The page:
Portman is aware there are critics of what he calls these "contrivances," but at the same time, he likes them. "Metaphorically, a puzzle is a great, authentic frame, particularly for an adolescent story, because when you're experiencing something for the first time, it's particularly puzzling and confusing ... [besides,] figuratively and also literally, your life pretty much is a series of puzzles."

On "process," aka the complete mystery of how anyone ever writes anything, Portman says "The first draft of [King Dork Approximately] was written in about three weeks." He's not bragging. "But it was years of working up to it, and years of not being able to do it, and then I woke up one day and was ... nuts. When you're writing, and this goes for songs as well, you're waiting for the moment where you're not analytical. It's like I'll type for five weeks, doing nothing else, liquid diet, damage my health, crash for a month after that, wake up afterwards, and go 'What the hell just happened there?'"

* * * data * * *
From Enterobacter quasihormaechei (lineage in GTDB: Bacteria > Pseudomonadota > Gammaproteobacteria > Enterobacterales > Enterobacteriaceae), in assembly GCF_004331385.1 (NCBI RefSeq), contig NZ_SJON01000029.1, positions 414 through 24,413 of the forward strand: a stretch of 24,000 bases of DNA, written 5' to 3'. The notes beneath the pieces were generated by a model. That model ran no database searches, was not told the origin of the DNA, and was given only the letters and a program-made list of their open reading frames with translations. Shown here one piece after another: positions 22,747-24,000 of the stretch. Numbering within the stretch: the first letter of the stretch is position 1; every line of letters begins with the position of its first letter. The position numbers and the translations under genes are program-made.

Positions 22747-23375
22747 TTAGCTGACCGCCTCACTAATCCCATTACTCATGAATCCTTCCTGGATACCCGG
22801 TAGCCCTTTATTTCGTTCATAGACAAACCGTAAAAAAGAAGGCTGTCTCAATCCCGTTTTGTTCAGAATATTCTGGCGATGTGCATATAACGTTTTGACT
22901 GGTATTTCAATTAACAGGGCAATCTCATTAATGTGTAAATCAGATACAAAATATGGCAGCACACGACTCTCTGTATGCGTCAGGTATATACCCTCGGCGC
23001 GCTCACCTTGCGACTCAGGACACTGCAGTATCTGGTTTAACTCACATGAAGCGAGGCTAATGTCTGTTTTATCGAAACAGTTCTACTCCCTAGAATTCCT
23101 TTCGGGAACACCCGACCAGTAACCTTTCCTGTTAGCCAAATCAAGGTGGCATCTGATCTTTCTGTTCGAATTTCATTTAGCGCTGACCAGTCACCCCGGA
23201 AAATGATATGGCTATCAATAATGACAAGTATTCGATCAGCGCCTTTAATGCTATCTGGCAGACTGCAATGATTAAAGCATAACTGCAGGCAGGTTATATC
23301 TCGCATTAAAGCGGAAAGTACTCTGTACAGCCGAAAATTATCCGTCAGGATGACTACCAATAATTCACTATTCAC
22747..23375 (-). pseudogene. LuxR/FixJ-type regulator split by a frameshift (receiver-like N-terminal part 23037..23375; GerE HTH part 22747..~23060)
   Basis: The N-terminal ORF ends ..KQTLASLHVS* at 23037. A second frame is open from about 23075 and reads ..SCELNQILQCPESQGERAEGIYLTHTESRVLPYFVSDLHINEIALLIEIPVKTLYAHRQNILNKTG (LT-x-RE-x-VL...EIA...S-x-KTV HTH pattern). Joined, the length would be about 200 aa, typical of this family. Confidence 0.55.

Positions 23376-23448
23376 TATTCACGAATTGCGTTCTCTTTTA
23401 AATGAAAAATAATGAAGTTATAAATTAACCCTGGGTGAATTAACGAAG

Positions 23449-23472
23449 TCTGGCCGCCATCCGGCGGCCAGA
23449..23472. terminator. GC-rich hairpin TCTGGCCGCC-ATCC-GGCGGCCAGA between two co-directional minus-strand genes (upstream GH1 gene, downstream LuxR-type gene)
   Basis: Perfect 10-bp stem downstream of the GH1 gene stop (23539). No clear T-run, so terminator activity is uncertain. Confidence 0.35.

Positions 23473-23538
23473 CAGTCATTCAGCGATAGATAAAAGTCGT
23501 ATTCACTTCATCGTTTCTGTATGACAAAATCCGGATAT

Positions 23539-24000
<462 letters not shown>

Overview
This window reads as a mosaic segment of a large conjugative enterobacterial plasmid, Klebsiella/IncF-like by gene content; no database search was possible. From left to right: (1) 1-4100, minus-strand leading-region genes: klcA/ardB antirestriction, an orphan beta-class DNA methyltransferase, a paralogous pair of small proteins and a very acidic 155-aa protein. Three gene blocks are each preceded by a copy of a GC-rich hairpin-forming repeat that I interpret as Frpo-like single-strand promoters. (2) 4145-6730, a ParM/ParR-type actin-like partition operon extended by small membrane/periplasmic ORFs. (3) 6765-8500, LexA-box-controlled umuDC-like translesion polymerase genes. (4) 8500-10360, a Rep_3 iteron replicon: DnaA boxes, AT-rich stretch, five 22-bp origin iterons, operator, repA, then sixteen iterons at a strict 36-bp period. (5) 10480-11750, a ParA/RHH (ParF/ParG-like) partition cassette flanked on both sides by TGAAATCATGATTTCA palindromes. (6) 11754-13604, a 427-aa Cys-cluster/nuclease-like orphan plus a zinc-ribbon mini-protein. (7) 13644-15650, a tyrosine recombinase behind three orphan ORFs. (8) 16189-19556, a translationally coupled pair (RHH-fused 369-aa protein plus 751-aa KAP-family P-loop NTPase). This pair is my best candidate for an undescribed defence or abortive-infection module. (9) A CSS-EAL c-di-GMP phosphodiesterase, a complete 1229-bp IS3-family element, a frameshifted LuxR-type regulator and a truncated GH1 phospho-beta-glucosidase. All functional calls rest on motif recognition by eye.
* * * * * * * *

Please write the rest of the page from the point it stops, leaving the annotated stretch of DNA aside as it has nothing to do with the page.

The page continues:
It's quite a different approach from, say, the disciplined practice espoused by university MFA writing programs, which tend to insinuate that getting up early to write the same number of pages every day — no Judas Priest allowed — is really the bare minimum a responsible person will commit to producing.

When you see the gleam in Frank Portman's bloodshot eye, you realize what kind of advice it really is, especially if you're holding his third book in your hand. "There are forces arrayed against you," confides the b, h, and i.l. writer, "to keep you normal."